Duncan Richter raises worries about failure in connection with taking a morally courageous stand (here and here). For example:
Now, someone might think that it is enough to try your hardest, but I'm not so sure about this. Wouldn't a saint or a genius (think of someone like Socrates) somehow know or see how to express the right way to view the situation, and hence to make the injustice manifest to everyone? At the very least such a person might become a martyr. What if your efforts are simply laughed off, or brushed aside? Isn't that a kind of moral failure on your part? Maybe not, but I think it might weigh on your conscience.I think it would weigh on me. Would it weigh on my conscience? Perhaps to the extent that I thought I had gone about things wrongly, e.g. taken the wrong route. But the difference between being a martyr and a laughing-stock may just be perspectival. (I have students who seem to think Socrates was a fool.) In my paper on moral courage, I talk about how the notion of a "lost cause" is vague, and that in some cases, the cause may be primarily internal. This might be connected with what Duncan says about being honest. Did Anscombe think that she could halt Oxford's awarding of the honorary degree to Truman? Perhaps she had to think that there was at least a chance. I'm not sure. The point of speaking out might just be to speak out, not to be a silent dissenting minority (though in part because one often doesn't know in advance what kinds of heart-stirrings speaking out might effect).
I was reading last night about Bob Taft (the President's son) (in JFK's Profiles in Courage). In 1946, with himself in position for a Presidential run in 1948, Taft made a speech at Kenyon College called "Equal Justice Under Law," in which he said the following about the war crimes trials in Europe, ten days before the convicted war criminals were to be hung:
I question whether the hanging of those, who, however despicable, were the leaders of the German people, will ever discourage the making of aggressive war, for no one makes aggressive war unless he expects to win. About this whole judgment there is the spirit of vengeance, and vengeance is seldom justice. The hanging of the eleven men convicted will be a blot on the American record which we shall long regret.The constitutional basis for Taft's position was simple, that the war crimes trials "violate the fundamental principle of American law that a man cannot be tried under an ex post facto statute (viz., in this case, a crime against humanity). Whatever one makes of Taft's position (though I think he makes an important point), the timing of it was prudentially ludicrous (given his political aspirations), and there was no chance saying these things would halt the hangings. Why do it? Wasn't Taft destined to fail?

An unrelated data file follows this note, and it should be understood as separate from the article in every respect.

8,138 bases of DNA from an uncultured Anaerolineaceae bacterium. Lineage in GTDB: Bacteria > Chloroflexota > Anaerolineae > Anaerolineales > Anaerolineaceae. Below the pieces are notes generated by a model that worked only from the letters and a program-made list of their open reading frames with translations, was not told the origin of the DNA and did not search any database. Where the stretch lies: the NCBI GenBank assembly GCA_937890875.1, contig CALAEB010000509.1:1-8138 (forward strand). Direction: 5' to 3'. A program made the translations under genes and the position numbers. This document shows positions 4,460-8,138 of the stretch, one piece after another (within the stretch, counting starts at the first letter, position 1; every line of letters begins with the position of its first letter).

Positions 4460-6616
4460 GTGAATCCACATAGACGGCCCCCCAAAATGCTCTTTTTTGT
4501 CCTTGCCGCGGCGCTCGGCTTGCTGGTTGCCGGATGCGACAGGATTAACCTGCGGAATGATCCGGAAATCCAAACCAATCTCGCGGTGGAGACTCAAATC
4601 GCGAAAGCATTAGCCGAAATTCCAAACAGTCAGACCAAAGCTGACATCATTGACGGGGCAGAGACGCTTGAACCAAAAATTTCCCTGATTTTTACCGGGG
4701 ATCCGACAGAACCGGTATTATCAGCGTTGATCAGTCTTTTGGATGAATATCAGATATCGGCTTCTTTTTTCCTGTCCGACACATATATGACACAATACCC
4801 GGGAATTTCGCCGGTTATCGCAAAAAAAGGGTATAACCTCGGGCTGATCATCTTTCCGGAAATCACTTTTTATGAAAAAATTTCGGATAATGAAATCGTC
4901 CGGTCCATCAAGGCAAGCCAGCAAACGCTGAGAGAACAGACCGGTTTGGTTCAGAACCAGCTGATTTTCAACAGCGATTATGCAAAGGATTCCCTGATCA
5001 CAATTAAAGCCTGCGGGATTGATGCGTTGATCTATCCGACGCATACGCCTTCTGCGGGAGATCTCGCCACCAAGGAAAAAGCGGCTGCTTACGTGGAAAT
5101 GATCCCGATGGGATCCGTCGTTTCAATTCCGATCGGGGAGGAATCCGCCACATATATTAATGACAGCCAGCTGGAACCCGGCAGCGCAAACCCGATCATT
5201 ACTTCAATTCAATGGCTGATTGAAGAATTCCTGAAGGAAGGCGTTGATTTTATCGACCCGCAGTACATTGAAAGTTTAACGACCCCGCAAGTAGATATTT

In these trials we have accepted the Russian idea of the purpose of trials--government policy and not justice--with little relation to Anglo-Saxon heritage. By clothing policy in the forms of legal procedure, we may discredit the whole idea of justice in Europe for years to come.
The [correction: Austrian-born] writer Jean Améry, who was tortured by the Nazis (and who chose the path of resentment over that of forgiveness), once said, "I'd rather be a witness than be convincing." I don't think he's saying that being convincing doesn't matter. Rather, the primary point is that of being a witness. I think we can only understand what Taft is doing (unless we think he was just some kind of raving egomaniac) in those terms. I think we could see politicians who vote their conscience, against all unpopularity and knowing in advance that they are on the losing side, in this way. (Some of them, at least.)
Still, what if I fail? It takes moral courage to stand up, but the "being heard" part is only partly something one controls. One cannot force others to hear. And so there will always be a chance of failure. When I first read Duncan's comments, I was inclined to say that too much concern about practical failure might reflect an excess of pride in the sense that the person who fears failure too much is perhaps not just afraid of failure, but too proud to risk looking like a fool. Or perhaps too self-conscious. But bearing witness isn't about oneself. It is, in some ways, about the world as a whole. And perhaps in some ways about taking the chance that one's witnessing will penetrate the public consciousness, perhaps only to be better understood by later generations. (So, then, one might bear witness for the sake of posterity.)
Per Bauhn, in The Value of Courage, talks about the "courage of creativity" as a form of optimism, bolstered by the acquisition of practical and creative skills, which allows one to overcome the fear of failure. So I think that Duncan is right to suggest that a wise person might have a greater chance of success in being heard than someone lacking in the wisdom of creativity. This is something important we might keep in mind as teachers, that we need to teach our students how to express themselves, how to have a voice which they can apply to their own projects and battles, so that they can come to know how to speak for themselves. I might then counter Duncan's worries by suggesting that if I have honestly and fully spoken for myself (and acted accordingly), then that is all I can do. The rest, as the Epictetus would say, is not up to me.